Journalist Katherine Corcoran, the former Associated Press bureau chief for Mexico and Central America, will spend the spring semester at the Kellogg Institute for International Studies as the Hewlett Fellow for Public Policy. It is a return to her alma mater for Corcoran, who majored in American studies as an undergraduate.

Her Kellogg project examines violence against the press in Mexico, now one of the most dangerous countries in the world for journalists. Using the murder of an investigative journalist as a starting point for her research, she is exploring the paradox of the dramatic decline in press freedom in Mexico as the country has become more democratic, with the aim of producing a general-audience book.

As a member of the Institute’s Visiting Fellows Program, Corcoran joins five scholars who hold academic-year appointments. All are conducting independent research related to core Kellogg themes of democracy and human development:

Hernán Flom, a political scientist from the University of California, Berkeley, is working on a book manuscript that examines why and how state actors confront, negotiate with, or extract rents from drug traffickers in Latin American cities. 

Lauren Honig, also a political scientist, is investigating the development in Africa of plural property rights, critical to governance, state building, economic development, and environmental policy. She takes up a new position at Boston College this fall.

Tina Lee, a sociologist from Princeton University, is working on two projects that explore the unintended consequences of party building among Chinese entrepreneurs and the influence of global governance structures on political institutions.

Amy Erica Smith, a political scientist from Iowa State University, is examining why Brazilian evangelicals and Catholics have become highly active in recent Brazilian elections, in ways distinctive from evangelicals and Catholics in the United States. She is also co-organizing a spring Kellogg conference on public opinion, democracy, and development in Brazil.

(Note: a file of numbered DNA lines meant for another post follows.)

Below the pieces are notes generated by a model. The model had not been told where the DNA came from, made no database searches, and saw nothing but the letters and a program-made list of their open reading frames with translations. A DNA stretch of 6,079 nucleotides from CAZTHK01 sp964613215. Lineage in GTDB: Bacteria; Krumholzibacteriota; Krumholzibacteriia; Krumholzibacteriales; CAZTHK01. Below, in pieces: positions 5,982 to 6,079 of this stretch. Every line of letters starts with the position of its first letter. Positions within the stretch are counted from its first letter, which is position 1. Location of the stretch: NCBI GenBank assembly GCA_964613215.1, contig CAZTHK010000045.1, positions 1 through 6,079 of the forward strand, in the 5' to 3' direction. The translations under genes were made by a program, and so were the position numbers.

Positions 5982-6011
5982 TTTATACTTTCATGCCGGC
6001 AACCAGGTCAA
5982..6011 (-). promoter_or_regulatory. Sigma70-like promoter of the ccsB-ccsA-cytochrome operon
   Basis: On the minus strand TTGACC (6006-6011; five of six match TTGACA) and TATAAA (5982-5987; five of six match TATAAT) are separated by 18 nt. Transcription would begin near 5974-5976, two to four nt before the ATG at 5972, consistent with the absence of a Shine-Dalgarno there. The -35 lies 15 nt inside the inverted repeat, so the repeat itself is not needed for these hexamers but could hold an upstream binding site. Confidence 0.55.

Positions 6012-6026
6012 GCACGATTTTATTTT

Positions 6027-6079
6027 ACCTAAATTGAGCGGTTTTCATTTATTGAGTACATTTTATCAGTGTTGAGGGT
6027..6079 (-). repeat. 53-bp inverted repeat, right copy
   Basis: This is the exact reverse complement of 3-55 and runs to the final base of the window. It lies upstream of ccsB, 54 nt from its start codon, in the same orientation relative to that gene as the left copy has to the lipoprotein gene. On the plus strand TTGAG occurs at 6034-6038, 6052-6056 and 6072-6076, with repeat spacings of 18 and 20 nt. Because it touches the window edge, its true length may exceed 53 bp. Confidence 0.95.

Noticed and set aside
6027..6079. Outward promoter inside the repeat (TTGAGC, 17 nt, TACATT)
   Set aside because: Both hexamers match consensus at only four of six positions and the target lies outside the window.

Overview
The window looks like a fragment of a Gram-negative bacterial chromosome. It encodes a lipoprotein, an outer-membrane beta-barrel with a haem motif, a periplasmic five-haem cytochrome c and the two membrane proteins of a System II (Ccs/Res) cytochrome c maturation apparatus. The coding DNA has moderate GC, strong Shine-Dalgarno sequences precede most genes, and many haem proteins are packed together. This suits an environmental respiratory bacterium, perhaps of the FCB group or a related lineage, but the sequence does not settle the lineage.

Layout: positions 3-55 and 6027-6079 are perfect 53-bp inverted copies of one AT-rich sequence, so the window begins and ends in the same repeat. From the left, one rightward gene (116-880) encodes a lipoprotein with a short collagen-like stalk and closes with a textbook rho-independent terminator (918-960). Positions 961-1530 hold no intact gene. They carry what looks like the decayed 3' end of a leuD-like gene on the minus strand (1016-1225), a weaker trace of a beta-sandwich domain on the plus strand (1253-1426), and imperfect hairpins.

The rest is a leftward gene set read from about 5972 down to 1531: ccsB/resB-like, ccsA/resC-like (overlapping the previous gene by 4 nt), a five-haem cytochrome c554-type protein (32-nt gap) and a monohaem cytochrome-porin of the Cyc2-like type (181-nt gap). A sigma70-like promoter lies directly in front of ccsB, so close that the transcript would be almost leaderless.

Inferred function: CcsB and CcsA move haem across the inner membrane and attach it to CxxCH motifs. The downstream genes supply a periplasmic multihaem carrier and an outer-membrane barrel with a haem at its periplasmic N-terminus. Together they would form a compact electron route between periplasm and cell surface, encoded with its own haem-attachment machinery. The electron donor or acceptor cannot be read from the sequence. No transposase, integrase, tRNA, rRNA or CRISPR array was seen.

Margaret Triyana, an economist from Nanyang Technological University in Singapore, is studying mechanisms that affect health investments, with a special focus on how social policies affect health outcomes for the poor in Southeast Asia.

Also in residence this semester are guest scholars Col. Jay Hopkins, a United States Army War College fellow; Victor Maqque, a recent Notre Dame PhD who was a Kellogg dissertation year fellow; and George Tsebelis of the University of Michigan, a former Kellogg visiting fellow.

For a complete list of 2016–17 visiting fellows, click here.

Contact: Denise Wright, Program Coordinator, or 574-631-8523


Upcoming Events

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Muhammad Yunus

Global Citizenship for Human Development: A Conversation with Muhammad Yunus

Thursday, April 12, 2018
Muhammad Yunus

Muhammad Yunus, the recipient of the 2017–18 Ford Family Notre Dame Award for International Development and Solidarity, is an economist, social entrepreneur, and Nobel Laureate, heralded around the world as a pioneer of microfinance. More recently, he has become known for his efforts to harness capitalism as a force for good that promotes equitable human development and global sustainability...
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Raymond C. Offenheiser ‘71

Ray Offenheiser is the inaugural director of the Notre Dame Initiative for Global Development and distinguished professor of the practice in the Keough School of Global Affairs, where he serves also on the Keough School’s Leadership Council...
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